• Still, it really doesn’t make any sense from a purely administrative point of view since the horses are supposed to travel in sealed trucks that are only unloaded at the slaughter plant, so gelding them is cruel an unnecessary, there is no risk of equine metritis being transmitted by these horses. It only prolongs their suffering.


      • Daniel, agreed. Any risks of pregnancy would seem of no consequence, either, since any mares within reach are also slaughter bound, and there is no sanctuary even for pregnant mares as slaughterhouse videos prove. I suppose it may be more to prevent fighting between frightened stallions in close quarters – and the castration and any untreated complications will set most of them back a while (presuming they survive).


  4. Reading this is painful. Only our horses have more pain. Such cruelty is beyond words, and these sadists want to geld them and neuter females on the range. Horrible.


    • Yes. Why do they have prisoners doing this who have no experience and who knows what level of compassion and mental health? We seem to think that even here, a questionable means of rehabilitation of humans is more important than animal life. I’m sure that it is helpful for a small percentage – but ‘mistakes’ made are not worth that. Or doing things the cheapest way possible.


      • or maybe prisoners have a lot more experience knife-wielding. Blech. And just how insensitive is it to list the cause of death that way?


    • They look so staged, you can practically hear the instructions from the cameraperson – give the horse a kiss. Too immaculate and cleaned up for public consumption – they don’t have a spot of dirt on their clothes, do they? Some photos aren’t that great, but mostly they look staged. Ugh.

      Liked by 1 person

    • It is disturbing to think of the known connections between violence towards animals and humans. It would seem not the smartest strategy for society to have criminals using ropes, knives, and complete domination of helpless animal, and no consequences if the animals die. How is this rehabilitating people again?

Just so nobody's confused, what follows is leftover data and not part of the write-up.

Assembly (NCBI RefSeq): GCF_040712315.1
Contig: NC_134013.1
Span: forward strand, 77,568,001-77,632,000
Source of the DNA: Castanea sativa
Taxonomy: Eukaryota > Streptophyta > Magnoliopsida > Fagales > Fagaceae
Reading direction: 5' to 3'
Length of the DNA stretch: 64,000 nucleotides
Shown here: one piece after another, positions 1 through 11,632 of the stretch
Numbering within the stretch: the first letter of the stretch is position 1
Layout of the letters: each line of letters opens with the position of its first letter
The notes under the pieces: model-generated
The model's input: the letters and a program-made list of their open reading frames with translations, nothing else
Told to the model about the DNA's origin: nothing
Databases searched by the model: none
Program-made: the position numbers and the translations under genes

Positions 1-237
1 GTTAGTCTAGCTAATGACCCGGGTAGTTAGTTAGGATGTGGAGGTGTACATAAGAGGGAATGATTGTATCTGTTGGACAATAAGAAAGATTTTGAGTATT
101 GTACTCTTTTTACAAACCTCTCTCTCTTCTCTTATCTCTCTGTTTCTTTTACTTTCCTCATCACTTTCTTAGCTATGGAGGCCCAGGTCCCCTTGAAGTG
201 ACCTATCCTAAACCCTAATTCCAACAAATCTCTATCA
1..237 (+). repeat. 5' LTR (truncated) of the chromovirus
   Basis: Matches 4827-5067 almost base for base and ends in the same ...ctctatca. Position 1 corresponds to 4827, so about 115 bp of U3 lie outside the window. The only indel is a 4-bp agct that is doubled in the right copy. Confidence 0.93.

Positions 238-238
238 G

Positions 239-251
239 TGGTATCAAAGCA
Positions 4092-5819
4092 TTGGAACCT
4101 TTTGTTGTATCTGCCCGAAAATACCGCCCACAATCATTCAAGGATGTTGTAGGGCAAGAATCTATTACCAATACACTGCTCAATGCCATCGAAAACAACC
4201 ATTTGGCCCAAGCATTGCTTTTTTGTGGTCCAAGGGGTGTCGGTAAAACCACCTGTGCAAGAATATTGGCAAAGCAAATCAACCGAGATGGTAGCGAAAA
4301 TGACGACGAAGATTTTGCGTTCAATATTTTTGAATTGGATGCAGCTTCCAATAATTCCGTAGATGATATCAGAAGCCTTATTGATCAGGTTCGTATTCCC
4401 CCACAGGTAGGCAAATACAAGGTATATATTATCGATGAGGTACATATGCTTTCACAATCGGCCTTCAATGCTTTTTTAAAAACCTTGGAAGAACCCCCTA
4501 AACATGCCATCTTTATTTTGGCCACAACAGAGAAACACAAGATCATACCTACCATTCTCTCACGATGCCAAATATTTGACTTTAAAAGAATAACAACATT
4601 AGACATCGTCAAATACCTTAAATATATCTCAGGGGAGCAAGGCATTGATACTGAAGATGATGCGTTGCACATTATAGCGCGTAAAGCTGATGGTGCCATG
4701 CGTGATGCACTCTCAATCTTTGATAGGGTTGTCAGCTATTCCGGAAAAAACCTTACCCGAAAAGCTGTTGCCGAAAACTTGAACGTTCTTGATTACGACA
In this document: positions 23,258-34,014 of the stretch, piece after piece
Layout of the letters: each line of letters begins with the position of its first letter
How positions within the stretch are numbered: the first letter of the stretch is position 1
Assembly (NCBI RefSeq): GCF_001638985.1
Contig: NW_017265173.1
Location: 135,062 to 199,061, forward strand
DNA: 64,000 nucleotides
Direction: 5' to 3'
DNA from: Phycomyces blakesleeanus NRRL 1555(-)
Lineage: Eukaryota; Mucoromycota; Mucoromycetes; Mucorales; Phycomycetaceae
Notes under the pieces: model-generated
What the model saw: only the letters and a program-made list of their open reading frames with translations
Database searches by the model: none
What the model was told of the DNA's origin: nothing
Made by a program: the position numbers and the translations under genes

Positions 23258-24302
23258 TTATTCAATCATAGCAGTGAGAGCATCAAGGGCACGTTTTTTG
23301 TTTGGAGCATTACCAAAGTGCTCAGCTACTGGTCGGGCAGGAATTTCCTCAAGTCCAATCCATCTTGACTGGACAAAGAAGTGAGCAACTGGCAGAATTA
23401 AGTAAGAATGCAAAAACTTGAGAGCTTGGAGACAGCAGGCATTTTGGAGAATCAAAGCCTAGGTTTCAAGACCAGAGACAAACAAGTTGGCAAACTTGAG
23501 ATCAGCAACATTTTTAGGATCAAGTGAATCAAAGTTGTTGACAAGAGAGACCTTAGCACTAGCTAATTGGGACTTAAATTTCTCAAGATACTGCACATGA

5. It looks like little by little the sending of the rounded up wild horses to slaughter is being exposed. The only place where that many geldings could be sent to slaughter is from the held in captivity wild herds. There no such thing as 50,000 of these horses being boarded out on anonymous ranches and there never has been. Unless there were people watching these holding pens 24/7 ready to follow any truck that had loaded up and pulled out headed for the interstate the public would never know unless they had read the Peer White Paper. Thank you Louie C for bringing the American Herds article to our attention. This is just another nail in the BLM’s coffin.


    • Barbara, it is relatively common to microchip cattle, and modern trailers scan them as they enter and exit the trailer. Why aren’t we insisting on something similar for captured wild horses, along with public access to the resulting database, since the whole program is taxpayer funded and the wild horses are public property until at least one year after being adopted.

      Liked by 1 person